By John H. Foote
These are 10 extraordinary directing achievements that DID NOT win the Academy Award and, when you read them, discovering who they are you might be stunned. It is one thing to think that Kubrick or Pakula or Ashby never won an Oscar, it is quite another to realize Coppola lost for The Godfather (1972)!
They are 10 who lost the Oscar but should have won. While I cite three from 1976, Pakula is the choice I would go with.
The seventies for me represents the greatest 10 year period in American film history, a time when artists were permitted to take great artistic risks and audiences were ready for them. There was a hunger from film audiences to be challenged by their cinema, and often movies that might not stand a chance today would be money makers. What took place was something magical, as the studios gave their power to the directors, who for a time made great use of the new found power and made some brilliant films that would never had gotten made otherwise. It suddenly was acceptable for cinema to explore divorce, drug addtion, sexuality, homosexuality, mental illness, the staggering impact of Vietnam, Watergate and other difficult historical events, relationships, and countless other subjects that had previously been taboo.
What the connecting theme for great cinema became was truth, movies were no longer Hollywood fantasies all the time, often now they told the truth. Even when they were fantasies, the truth governed them.
In the seventies the director became appreciated and recognized (finally) as the prime creative force behind a film, any film. With that in mind, directors made the films their way and put their heart and souls into the work, while audiences responded with admiration. The studio system might have been dead, but the Academy was still conservative and much older than the actors and directors in Hollywood. Though there was still a grip on old Hollywood by the Academy, every so often you could feel the hold weaken, but in some cases the new American cinema was not going to dominate the Academy Awards. There was no chance a film that was a counter cultural masterpiece like A Clockwork Orange (1971) would be handed an Oscar when there were more conservative works out there such as The French Connection (1971) a grimly realistic, crime thriller, Fiddler on the Roof (1971), the screen adaptation of the beloved stage musical, and The Last Picture Show (1971), a dark nostalgic look at a dying town in the fifties. Three great films, no question, but Kubrick’s film is for the ages, and desrved to be appreciated as such.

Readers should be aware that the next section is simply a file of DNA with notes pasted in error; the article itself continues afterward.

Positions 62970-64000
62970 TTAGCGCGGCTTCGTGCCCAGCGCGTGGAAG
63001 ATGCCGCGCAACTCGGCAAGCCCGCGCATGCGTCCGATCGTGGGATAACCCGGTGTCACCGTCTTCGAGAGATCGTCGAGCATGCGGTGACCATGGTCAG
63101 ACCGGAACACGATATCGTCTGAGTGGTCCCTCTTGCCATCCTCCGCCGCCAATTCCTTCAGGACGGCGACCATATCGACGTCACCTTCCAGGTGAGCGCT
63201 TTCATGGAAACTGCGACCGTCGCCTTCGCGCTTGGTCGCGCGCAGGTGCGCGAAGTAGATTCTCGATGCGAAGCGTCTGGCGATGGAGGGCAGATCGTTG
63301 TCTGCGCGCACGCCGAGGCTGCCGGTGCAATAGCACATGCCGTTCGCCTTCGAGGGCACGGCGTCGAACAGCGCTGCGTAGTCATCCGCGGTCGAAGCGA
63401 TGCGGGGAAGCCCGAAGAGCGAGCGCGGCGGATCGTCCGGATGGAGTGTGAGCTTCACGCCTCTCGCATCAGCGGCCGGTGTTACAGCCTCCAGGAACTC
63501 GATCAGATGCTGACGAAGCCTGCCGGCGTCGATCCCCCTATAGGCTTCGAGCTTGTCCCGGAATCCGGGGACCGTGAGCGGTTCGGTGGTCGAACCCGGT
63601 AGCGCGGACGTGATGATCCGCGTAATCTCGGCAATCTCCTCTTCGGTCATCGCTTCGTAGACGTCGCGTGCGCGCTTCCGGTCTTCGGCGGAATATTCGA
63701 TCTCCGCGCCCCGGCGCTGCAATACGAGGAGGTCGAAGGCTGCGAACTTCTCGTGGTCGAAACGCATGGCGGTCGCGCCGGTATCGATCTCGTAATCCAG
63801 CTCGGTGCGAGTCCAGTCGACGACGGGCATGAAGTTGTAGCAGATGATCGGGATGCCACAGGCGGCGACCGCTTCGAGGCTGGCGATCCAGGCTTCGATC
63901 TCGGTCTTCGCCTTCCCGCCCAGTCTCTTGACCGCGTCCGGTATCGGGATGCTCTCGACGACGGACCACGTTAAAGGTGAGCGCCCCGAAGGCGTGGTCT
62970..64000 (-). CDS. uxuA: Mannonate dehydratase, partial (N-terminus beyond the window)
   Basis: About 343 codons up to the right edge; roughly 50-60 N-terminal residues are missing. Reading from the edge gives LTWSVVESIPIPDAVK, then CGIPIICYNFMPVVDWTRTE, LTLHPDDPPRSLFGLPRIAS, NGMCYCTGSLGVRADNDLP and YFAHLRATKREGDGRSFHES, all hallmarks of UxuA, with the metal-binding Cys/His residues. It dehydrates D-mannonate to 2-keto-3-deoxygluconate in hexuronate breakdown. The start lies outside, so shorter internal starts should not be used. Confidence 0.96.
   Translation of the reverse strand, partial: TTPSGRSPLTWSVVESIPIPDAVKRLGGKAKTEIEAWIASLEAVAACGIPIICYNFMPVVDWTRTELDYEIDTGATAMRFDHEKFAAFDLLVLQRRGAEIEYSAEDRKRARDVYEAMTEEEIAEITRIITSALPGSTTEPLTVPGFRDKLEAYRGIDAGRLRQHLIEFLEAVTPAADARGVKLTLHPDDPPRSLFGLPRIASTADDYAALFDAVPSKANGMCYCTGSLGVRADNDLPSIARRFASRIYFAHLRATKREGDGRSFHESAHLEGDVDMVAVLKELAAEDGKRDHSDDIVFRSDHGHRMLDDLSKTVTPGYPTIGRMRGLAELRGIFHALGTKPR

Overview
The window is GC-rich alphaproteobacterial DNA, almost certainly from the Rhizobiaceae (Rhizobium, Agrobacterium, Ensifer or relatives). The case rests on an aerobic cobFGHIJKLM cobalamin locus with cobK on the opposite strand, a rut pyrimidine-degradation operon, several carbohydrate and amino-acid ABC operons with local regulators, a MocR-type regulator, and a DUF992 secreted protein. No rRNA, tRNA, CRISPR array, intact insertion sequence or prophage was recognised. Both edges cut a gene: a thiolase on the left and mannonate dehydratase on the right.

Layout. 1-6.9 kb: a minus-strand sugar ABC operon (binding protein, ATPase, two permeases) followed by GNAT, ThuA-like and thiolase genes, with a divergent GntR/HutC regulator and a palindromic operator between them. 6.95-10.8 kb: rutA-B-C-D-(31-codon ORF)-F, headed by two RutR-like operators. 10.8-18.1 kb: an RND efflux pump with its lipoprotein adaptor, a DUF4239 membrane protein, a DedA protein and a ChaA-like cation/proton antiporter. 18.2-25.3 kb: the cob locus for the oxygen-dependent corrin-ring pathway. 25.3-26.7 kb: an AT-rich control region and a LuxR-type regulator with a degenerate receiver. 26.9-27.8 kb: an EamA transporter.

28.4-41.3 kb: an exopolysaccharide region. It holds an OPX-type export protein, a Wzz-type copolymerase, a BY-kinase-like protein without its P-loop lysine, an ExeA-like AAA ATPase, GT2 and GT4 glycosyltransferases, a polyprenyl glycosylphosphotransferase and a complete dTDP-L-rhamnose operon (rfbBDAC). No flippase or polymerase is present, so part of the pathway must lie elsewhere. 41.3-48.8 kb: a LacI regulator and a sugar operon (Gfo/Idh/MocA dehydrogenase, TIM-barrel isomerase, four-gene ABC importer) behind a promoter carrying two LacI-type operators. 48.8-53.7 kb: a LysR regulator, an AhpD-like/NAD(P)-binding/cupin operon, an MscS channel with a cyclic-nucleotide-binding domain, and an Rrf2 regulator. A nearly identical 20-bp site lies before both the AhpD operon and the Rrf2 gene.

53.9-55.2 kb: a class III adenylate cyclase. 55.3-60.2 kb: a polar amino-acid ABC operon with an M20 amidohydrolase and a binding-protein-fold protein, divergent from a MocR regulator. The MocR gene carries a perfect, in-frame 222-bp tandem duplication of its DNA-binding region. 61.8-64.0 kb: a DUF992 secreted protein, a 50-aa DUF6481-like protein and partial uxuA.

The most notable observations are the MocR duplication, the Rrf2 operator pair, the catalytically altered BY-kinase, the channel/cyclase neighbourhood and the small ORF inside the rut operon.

One by one, here are ten directors from the seventies who did not win an Oscar for Best Director, but should have, the film they directed, and the film and director who bested them:
BOB RAFELSON FOR FIVE EASY PIECES (1970) — His powerful film Five Easy Pieces spoke to a new generation of American men and women, those with a past, those disenchanted by society and themselves, aimless, drifting through their life with no apparent purpose, masking self loathing with a sense of confidence. Fresh from his success in Easy Rider (1969), Jack Nicholson laid his claim to being the seventies’ greatest actor with a powerful, perfect performance as Bobby Dupea, struggling to find meaning in his life. Rafelson guided Nicholson gently, working with the actor to create a stunning character study perfectly in tune with the surroundings. When Bobby boards that truck at the end bound for Alaska, he wants to go as far as he can go from the life he has, a powerful statement. How many young American men felt that exact way in the seventies? The film spoke to them, Nicholson became them. Hollywood journeyman Franklin J. Shaffner won Best Director for his film, Patton (1970), which won eight Academy Awards including Best Picture and Best Actor.
STANLEY KUBRICK FOR A CLOCKWORK ORANGE (1971) — Set in the not so distant future back in 1971, what is remarkable about A Clockwork Orange today, 46 years later, is that it still feels like a science fiction thriller, the future is still possible. Kubrick’s bleak look at the not so distant, dystopian future is a powerful piece of cinema, as much a black comedy as it is a cautionary science fiction film about government control. Alex (Malcolm MacDowell) is a happy psychopath who gleefully goes about his life pillaging, raping, and eventually murdering which has him sent to prison. There he undergoes an experimental treatment that robs him of choice and eventually brings heartache and tragedy into his life, making him a matyr. It is a stunning film, with a jaunty performance from MacDowell that the actor never equalled. From Kubrick we have the finest, most electrifying direction of his career. William Friedkin would win the Oscar for The French Connection (1971), which while a gritty crime film that was fresh and new, was not near the film or accomplishment A Clockwork Orange (1971) was. Kubrick created a stunning, visceral nightmare of a future that was also from time to time a startling black comedy.